News clipping – Sunday Times – 17 October 2010

Publishers relieved at delay of new curriculum

The much-anticipated death of Outcomes-Based Education will be delayed for another year, the Department of Basic Education has announced.

While this may not be good news for pupils, it has delighted publishers, who have been given a breather to produce quality textbooks.

Textbook publishers and authors were distressed about the original deadline for implementing the amended curriculum: they had been given until March to supply books that usually took 18 months to produce.

The department announced that the changed curriculum, set out in draft form in the Curriculum and Assessment Policy Statements, would be implemented in 2012, with next year being used for preparation. The reason, said the department’s spokesman, Granville Whittle, was to ensure things were done properly.
“Minister (Angie) Motshekga says we must hurry slowly. Obviously, we need to work with urgency to get this done but we also need to take the entire system with us…”

Whittle said the publishers’ issues were “absolutely one of the concerns” that led to the decision, which was made by the Council of Education Ministers.

Before the announcement was made, the executive director of the Publishers’ Association of South Africa, Brain Wafawarowa, said 90 of its members were responsible for producing 95% of school textbooks – and all had raised concerns about the original deadline. He said the initial target dates were impossible.

Although several textbook authors and publishers told the Sunday Times the changes to the curriculum were to be celebrated, they highlighted some problems with the amendments. They said many textbooks would have to be started from scratch – a claim denied by the department.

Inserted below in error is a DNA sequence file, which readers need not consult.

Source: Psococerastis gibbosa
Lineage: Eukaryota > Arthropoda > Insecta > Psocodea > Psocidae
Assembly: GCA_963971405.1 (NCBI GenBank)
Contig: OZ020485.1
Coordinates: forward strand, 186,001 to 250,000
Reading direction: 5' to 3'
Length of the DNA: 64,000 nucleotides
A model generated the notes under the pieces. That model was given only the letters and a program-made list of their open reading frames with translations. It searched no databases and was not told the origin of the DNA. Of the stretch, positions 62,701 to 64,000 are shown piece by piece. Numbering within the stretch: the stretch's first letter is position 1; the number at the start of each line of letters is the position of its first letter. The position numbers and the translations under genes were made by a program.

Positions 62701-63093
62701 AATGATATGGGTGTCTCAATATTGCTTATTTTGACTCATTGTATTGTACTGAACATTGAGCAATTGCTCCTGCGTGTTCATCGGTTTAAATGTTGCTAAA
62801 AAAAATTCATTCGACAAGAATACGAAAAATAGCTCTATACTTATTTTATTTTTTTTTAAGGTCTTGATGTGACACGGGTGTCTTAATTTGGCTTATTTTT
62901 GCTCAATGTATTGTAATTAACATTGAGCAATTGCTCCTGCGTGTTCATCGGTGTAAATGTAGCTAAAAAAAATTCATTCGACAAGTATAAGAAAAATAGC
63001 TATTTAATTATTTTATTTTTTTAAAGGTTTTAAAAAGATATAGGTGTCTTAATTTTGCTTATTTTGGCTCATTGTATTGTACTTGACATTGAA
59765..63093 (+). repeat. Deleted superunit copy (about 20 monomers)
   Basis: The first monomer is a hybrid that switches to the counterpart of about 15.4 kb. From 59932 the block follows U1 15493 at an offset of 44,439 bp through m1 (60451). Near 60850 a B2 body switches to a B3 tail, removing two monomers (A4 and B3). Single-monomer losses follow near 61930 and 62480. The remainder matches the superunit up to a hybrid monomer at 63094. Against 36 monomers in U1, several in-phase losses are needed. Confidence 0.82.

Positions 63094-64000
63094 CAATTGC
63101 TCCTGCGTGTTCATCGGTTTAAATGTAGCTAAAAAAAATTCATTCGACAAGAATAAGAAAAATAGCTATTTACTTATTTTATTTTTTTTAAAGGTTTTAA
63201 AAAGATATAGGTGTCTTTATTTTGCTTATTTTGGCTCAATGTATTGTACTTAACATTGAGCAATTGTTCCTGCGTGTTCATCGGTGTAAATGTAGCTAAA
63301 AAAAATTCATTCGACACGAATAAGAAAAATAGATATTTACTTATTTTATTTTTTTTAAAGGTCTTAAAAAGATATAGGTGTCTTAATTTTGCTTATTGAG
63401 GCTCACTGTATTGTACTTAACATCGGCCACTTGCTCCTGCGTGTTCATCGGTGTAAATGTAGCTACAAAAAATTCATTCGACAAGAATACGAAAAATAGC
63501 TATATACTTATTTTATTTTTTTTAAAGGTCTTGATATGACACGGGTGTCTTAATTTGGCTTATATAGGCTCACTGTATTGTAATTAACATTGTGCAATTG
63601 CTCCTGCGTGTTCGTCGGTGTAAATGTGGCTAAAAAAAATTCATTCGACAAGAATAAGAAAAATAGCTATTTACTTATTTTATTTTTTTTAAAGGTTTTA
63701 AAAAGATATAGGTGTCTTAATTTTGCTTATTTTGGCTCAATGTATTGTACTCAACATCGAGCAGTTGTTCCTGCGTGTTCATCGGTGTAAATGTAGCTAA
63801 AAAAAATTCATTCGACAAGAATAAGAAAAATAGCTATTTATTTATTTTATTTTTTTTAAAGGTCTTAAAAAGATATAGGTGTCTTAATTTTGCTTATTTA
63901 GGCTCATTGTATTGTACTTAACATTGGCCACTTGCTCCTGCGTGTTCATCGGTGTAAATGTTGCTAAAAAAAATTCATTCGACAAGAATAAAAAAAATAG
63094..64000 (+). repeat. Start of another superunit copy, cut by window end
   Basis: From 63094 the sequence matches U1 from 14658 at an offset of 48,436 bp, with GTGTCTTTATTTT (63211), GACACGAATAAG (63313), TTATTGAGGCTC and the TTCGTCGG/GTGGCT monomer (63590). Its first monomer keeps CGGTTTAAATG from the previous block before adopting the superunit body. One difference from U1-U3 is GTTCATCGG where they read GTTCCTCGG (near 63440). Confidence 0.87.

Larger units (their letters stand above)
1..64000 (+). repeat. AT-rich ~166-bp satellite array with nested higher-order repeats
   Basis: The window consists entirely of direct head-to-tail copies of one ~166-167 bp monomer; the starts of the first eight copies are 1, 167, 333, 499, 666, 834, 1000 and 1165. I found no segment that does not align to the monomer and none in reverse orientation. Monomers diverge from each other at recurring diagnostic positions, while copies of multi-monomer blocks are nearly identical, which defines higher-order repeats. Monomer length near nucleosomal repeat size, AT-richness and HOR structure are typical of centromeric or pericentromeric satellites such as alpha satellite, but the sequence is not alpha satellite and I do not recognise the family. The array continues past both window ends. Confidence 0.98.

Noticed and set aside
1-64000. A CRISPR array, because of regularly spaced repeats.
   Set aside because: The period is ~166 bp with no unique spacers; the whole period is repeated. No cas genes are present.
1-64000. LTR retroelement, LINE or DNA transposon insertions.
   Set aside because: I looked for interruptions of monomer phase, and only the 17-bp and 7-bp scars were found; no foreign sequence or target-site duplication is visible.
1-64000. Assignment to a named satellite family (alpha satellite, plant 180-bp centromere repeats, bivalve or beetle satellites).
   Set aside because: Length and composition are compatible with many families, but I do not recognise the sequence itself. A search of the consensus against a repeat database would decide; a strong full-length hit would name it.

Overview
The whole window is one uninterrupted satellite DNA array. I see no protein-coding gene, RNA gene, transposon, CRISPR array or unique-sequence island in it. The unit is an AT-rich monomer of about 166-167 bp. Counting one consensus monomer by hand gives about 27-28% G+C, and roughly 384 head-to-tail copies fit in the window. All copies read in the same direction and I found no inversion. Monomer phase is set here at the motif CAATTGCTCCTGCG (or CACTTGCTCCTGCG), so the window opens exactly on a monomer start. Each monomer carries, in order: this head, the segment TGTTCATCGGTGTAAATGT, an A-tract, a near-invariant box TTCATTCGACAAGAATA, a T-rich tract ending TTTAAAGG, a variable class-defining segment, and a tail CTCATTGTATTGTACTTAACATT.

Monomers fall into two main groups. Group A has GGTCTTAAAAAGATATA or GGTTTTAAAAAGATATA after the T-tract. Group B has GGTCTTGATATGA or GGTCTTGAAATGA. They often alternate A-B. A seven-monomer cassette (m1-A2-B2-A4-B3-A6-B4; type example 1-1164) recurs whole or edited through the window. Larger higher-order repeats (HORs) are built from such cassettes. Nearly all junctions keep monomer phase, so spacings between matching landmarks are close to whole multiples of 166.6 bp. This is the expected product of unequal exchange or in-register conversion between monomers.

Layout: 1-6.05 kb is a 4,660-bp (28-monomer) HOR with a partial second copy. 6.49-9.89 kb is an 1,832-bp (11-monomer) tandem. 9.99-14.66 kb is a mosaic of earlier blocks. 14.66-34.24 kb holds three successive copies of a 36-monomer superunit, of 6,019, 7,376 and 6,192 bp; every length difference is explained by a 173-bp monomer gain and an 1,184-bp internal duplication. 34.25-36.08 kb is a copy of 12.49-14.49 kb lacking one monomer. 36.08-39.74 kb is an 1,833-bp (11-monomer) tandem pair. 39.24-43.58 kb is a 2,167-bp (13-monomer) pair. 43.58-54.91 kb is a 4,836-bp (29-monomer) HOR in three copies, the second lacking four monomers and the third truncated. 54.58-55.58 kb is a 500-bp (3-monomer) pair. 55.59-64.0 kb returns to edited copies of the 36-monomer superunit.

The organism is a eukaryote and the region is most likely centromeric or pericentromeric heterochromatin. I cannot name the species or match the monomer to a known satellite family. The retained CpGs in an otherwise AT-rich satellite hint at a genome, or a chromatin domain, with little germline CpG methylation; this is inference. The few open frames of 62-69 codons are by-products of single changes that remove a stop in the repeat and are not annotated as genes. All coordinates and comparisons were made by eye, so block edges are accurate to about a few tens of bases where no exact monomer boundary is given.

One author, a teacher who did not want to be named, said the new curriculum required all textbooks to be rewritten, although they might be able to use “bits and pieces” from existing ones.

A publisher, who also asked for anonymity for fear of losing textbook commissions, said the changes would mean schools would need to buy a lot of books.
“It should be of concern to parents and PTAs as to how they will fund the wholesale implementation in one fell swoop,” she said.

However Whittle said:
“There is the perception that it’s a new curriculum. This is not the case…We are refining and clarifying the content of the curriculum and they won’t need lots of new textbooks.”

Another author, teacher Marion Higgs, said books would have to change “quite a bit” – and she was worried that the new policy was being pushed through too quickly.
“It’s a pity; the minister is moving in the right direction, but unfortunately there’s a political sword of Damocles to do it quickly,” Higgs said.

The smallest change could destabilize the fragile school system:
“Unfortunately when it comes to education, the crises take longer to develop, (and) by then it’s too late,” Higgs said.

Once the new policy has been finalized, preparations for 2012 can begin.

By Kim Hawkey